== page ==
The whole top of Cooper's Hill and High Brotheridge is marked on the 'Magic' map as a camp (though no other information is given). G. W. B. Huntingford in 'The Scouring of the White Horse' (The Journal of the Royal Anthropological Institute of Great Britain and Ireland, Vol. 87, No. 1. (Jan. - Jun., 1957), pp. 105-114.) tries to make comparisons with the annual goings on at Uffington.. steep slopes, cheese, springs, earthworks.. hmm.. no horse though.
"..every year on the afternoon of Whit Monday a cheese is rolled down a steep slope, steeper if anything than the Manger. This custom is known as the Cooper's Hill Wake, and it has taken place for a long time, though it does not seem to be known how far back it goes. The site is a flat area at about 800 feet above mean sea level, and the cheeses are rolled down the slope which faces north; at its foot, just above -the 600-foot contour, there are some springs. Much of the hill-top is covered with beech trees, but the slope itself is bare, and at the top stands a maypole, which remains from year to year.. In addition to cheese rolling, there are races for children, tug of war, and sack races."
On Whitmonday, 27th May, 1912, the custom of "Cheese-bowling" was, as usual, carried out at the Wake held on Cooper's Hill, not far from the city of Gloucester. The custome, it is said, must be performed annually in order to preserve to the people the rights of common. According to the Gloucestershire Echo of May 28th, the master of the cermonies, Mr W Brookes, who has officiated in this capacity for thirty years, appeared wearing, as usual, a brown top-hat which his parents won in a dancing contest many years ago, and with a chemise over his coat.
He stood by the maypole and repeatedly called to the crowd to form "the alley" down the slope. "The course being clear, the Vicar opened the ball by sending the first 'cheese' (a disc of wood wrapped in pink paper) rolling down the hill. Helter-skelter ran nine young men after it, and most of them pitch-poled. The first to secure the disc, stopped at the bottom by a hedge, had to trudge uphill again, and there exchange it for the prize cheese... The 'Cheese-bowling' was varied by some rural sports on a stretch of flat ground near the maypole. These included running, jumping in sacks, and a tug of war, in which the lady contestants once more pulled stronger than the mere men."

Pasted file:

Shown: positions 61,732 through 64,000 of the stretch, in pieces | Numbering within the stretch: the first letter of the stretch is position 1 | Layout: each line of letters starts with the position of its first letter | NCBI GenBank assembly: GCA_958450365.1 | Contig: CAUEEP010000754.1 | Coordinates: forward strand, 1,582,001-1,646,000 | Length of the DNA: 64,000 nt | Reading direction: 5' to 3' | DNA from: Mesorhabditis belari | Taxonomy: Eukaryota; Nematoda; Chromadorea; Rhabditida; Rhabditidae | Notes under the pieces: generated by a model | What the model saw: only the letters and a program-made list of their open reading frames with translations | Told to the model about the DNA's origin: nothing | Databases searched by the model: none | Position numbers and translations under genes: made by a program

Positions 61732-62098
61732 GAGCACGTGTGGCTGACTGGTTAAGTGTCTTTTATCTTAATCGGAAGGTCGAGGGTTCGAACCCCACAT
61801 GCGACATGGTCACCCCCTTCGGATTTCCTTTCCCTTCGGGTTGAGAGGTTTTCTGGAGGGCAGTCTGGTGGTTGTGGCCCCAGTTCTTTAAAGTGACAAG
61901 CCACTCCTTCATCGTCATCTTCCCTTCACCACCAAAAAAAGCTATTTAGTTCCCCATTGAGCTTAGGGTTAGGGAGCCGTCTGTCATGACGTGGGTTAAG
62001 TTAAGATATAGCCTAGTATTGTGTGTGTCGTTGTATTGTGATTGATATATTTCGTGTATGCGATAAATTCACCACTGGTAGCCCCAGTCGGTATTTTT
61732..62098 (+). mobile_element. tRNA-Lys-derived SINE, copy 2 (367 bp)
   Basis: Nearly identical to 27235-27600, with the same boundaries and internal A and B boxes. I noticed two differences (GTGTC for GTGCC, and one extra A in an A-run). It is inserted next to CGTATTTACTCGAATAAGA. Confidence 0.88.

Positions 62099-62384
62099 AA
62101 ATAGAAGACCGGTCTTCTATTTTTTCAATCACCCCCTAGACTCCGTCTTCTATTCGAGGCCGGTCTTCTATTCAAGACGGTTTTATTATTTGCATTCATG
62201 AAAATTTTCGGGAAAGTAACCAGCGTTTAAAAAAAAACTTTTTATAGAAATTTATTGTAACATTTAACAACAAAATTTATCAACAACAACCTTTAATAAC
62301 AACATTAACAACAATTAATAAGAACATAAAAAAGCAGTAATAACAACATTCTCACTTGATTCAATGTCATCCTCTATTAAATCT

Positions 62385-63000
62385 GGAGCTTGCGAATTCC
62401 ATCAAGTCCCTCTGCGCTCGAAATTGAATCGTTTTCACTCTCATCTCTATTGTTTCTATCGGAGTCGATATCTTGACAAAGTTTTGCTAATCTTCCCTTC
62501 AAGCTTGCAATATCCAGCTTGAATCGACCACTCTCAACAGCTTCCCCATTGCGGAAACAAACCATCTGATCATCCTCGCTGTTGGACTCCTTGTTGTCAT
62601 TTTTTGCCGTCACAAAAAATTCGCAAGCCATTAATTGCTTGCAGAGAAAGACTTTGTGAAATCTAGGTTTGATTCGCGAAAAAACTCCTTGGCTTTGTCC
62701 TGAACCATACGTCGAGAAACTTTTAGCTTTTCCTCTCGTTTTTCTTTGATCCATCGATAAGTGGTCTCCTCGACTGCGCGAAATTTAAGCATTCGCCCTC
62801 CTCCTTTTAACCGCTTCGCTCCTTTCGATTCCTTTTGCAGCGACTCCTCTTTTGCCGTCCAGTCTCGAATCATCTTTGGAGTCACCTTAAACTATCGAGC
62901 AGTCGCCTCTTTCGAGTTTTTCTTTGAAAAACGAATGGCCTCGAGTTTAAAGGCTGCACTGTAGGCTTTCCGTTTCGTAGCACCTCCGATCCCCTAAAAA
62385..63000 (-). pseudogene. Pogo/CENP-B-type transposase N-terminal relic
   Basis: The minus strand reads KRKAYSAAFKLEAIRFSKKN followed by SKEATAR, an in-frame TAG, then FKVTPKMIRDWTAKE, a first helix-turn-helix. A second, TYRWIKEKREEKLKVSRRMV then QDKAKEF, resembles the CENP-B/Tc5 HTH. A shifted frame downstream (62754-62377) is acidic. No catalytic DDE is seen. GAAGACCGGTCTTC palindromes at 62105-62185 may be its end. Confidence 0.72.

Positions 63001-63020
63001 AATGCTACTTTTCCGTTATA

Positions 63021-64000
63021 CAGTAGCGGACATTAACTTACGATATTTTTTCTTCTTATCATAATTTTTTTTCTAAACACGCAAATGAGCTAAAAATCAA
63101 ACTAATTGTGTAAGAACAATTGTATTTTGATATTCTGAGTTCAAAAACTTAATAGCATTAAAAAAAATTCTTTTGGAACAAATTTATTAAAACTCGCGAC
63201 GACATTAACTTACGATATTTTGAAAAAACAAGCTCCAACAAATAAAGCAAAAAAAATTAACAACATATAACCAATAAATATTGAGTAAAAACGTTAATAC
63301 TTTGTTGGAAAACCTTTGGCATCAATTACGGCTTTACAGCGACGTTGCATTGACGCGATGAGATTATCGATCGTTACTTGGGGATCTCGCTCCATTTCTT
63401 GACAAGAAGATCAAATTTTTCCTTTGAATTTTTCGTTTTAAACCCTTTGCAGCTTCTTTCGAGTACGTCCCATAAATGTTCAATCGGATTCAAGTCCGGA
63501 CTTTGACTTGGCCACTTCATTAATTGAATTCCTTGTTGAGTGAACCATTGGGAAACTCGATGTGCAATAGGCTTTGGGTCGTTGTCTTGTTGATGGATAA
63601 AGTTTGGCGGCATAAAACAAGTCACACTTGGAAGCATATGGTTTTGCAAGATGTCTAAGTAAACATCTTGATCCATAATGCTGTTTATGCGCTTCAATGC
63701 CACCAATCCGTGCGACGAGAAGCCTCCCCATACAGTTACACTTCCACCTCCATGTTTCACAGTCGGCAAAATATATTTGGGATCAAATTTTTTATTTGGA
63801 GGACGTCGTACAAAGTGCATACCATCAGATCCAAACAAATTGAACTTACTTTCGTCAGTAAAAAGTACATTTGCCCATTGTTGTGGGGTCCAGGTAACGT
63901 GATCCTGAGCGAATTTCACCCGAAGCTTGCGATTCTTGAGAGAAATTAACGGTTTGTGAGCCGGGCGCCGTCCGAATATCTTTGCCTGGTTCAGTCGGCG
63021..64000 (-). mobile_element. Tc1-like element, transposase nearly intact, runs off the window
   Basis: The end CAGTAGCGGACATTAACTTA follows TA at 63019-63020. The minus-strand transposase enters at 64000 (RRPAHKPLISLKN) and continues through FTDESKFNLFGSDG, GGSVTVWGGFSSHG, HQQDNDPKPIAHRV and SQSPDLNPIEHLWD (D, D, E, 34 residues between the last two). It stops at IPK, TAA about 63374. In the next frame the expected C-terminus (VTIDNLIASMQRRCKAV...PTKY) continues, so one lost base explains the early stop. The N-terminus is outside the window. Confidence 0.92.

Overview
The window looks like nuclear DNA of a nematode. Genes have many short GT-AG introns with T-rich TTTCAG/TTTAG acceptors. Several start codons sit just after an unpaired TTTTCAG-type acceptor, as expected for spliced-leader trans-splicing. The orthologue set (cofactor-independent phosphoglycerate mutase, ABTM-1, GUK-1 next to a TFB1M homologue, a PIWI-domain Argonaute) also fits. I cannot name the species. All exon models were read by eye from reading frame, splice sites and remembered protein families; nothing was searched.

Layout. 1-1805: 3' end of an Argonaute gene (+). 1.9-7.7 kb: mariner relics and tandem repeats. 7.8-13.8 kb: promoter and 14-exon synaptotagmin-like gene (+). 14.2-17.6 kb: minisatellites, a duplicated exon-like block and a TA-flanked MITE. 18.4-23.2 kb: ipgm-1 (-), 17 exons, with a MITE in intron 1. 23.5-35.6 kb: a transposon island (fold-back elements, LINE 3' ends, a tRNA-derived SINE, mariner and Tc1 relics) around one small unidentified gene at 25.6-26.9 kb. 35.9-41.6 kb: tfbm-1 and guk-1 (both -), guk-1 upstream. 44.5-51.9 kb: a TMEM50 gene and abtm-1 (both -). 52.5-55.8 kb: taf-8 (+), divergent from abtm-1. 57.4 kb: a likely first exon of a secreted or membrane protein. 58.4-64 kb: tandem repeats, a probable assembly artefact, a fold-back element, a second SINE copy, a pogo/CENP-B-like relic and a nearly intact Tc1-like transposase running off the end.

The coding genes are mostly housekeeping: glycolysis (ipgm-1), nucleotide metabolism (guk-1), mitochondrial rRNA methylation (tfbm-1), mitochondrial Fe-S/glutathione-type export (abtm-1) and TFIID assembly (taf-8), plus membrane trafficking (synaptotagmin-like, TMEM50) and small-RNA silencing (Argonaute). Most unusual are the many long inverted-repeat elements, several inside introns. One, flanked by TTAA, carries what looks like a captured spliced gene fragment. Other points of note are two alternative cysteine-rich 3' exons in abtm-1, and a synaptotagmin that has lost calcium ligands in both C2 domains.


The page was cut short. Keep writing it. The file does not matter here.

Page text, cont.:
Scraps of English Folk-Lore, VI
A. Lukyn Williams; D. H. Moutray Read; W. Crooke; Ella M. Leather; F. Weeks; E. M. Cobham; Estella Canziani; E. B. Pitman; E. L. Allhusen; E. Wright
Folklore, Vol. 23, No. 3. (Sep., 1912), pp. 349-357.
It was thought that the northern part of Cooper's Hill might be a promontory fort, but current views are that the "earthworks" are in fact quarry spoil. They do look quite earthwork-ish, so easy to see why this might have been thought. The whole area is a Scheduled Monument.
There is however a probable Iron Age cross-dyke, cutting across the neck of the summit ridge:
The cross-ridge dyke on Cooper's Hill is probably of Iron Age origin, and is the only clearly recognisable defensive or boundary earthwork on the hill. The bank is 18ft wide by 2ft. high, with a ditch on the south side about 2ft. deep and from 12 to 20ft wide. The dyke runs straight for a total length of 655ft, and ends to the east against the natural edge of the ridge.
The northern slope of the hill also plays host to the lunacy of the annual cheese-rolling. I've stood at the top of the slope, it'd take more than a bloody cheese to throw myself off there.